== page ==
BY Jase Peeples
January 11 2012 7:00 AM ET
In late 1966 Barbara Gordon took the superhero universe by storm when she first appeared in Detective Comics #359 as the â€śnewâ€ť Batgirl. More than a mere replacement for Betty Kaneâ€”the heroine who originally used the name Bat-Girlâ€”Barbara became so popular among readers that she was quickly added to Adam Westâ€™s Batman television series, and in turn became a household name. This Batgirl was unlike most heroines of the day, holding her own in a fight, solving mysteries on her own, and even rescuing the Dynamic Duo multiple times.
Batgirlâ€™s adventures continued long after the showâ€™s cancellation. Then in the 1988 graphic novel Batman: The Killing Joke, the Joker shot Barbara, leaving her paralyzed. But Barbara would not be kept down, instead reinventing herself as Oracle, the wheelchair-bound tech genius and information broker to all the superheroes of the DC Universe. Now more popular than ever, Barbara/Oracle became the leader of the Birds of Prey, a team of female superheroes, and their self-titled comic became a fan-favorite when writer Gail Simone took over.
Then in 2011 publisher DC Comics decided to re-launch their universe and characters, and this meant Barbaraâ€™s return to her roof-swinging roots with a new Batgirl solo series. The new series would start a few years after Joker shot Barbara, with her just healing from the injury, and since Simone had crafted the characterâ€™s years as Oracle she was the obvious choice for returning Barbara to the cape and cowl. Now with Batgirl riding a new wave of popularity, the Advocate sat down with Simone to talk about Barbaraâ€™s future, her loyal gay fans, and the similar struggles both women and the LGBTQ community face in comics.
The Advocate: DCâ€™s initial announcement that Barbara Gordon would return as Batgirl caused a bit of controversy among fans. Has that reaction changed?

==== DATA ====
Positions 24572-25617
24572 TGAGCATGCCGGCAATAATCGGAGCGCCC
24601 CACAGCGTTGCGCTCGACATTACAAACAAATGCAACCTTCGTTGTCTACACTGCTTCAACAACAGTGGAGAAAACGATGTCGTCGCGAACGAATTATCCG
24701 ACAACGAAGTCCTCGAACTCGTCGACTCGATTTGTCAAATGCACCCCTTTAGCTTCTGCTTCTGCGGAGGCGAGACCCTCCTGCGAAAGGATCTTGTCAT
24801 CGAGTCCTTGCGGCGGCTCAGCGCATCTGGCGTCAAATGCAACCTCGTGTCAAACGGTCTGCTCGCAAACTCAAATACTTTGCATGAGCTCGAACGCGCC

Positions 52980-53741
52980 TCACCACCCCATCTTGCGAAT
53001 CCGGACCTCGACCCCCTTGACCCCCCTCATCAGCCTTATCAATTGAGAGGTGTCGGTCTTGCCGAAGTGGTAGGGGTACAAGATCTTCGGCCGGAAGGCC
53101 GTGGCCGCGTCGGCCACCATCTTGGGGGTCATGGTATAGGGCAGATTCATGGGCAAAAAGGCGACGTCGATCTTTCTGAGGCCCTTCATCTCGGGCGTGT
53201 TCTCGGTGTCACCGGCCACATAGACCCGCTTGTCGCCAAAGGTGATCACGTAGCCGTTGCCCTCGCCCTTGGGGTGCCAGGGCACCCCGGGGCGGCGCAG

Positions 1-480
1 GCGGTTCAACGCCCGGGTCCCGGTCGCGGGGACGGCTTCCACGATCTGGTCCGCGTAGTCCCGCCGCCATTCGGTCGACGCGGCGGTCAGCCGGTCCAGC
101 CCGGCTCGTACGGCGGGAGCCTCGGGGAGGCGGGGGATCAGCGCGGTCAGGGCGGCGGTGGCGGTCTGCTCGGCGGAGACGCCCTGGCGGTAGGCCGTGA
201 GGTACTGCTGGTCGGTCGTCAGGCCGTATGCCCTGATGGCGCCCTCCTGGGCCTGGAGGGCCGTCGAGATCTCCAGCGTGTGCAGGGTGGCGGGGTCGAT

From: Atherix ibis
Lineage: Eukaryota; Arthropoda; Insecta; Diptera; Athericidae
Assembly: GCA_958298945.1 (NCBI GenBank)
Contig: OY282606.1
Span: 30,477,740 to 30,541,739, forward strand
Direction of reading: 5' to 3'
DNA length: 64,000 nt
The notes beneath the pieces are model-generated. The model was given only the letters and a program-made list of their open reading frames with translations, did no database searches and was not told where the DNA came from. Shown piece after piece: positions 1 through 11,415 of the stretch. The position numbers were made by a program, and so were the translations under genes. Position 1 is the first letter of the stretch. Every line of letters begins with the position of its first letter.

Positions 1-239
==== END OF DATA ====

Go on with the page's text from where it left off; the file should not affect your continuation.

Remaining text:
Gail Simone: I would say so, the book is the top selling female solo book in the entire industry right now, and reviews have been great. It's a book about a brilliant, explosive young woman, full of life, who suffered a terrible trauma that changed her entire future. And she gets a chance to regain her mobility, and takes it. That's very, very intriguing to me.
Did you originally agree with DCâ€™s decision to make Barbara Gordon Batgirl once again?
This being comics, where people leap out of the grave with some regularity, the idea had come up every now and then, and I was always against taking her out of the chair. As Oracle, she had become this sort of internet goddess, who ruled countries and destroyed villains from a lofty tower. I couldn't see putting her back in the suit and calling her Batgirl again after all that. It just didn't make much sense.
Then DC did this huge relaunch, where nearly every character has been pushed back, de-aged, set back closer to their original starting point. If there was ever a time to make Barbara Batgirl again, this was it. I still had to be convinced â€” Barbara was a very inspiring character as Oracle, and there was no immediate character filling that role out there. But it hit me, that she could still be inspiring. There wasn't really any book dealing with surviving trauma as an adult, not in any serious way. Barbara was never portrayed as a complainer when she was in the chair, but in some ways, this is harder for her. She's got some trauma and a bit of survivor's guilt. She asks herself, why was she [healed and] not others? That question haunts her. Almost everyone knows someone who has struggled with the effects of trauma, from crime, or abuse, or even self-harm. There should be heroes who show that you can survive those things.
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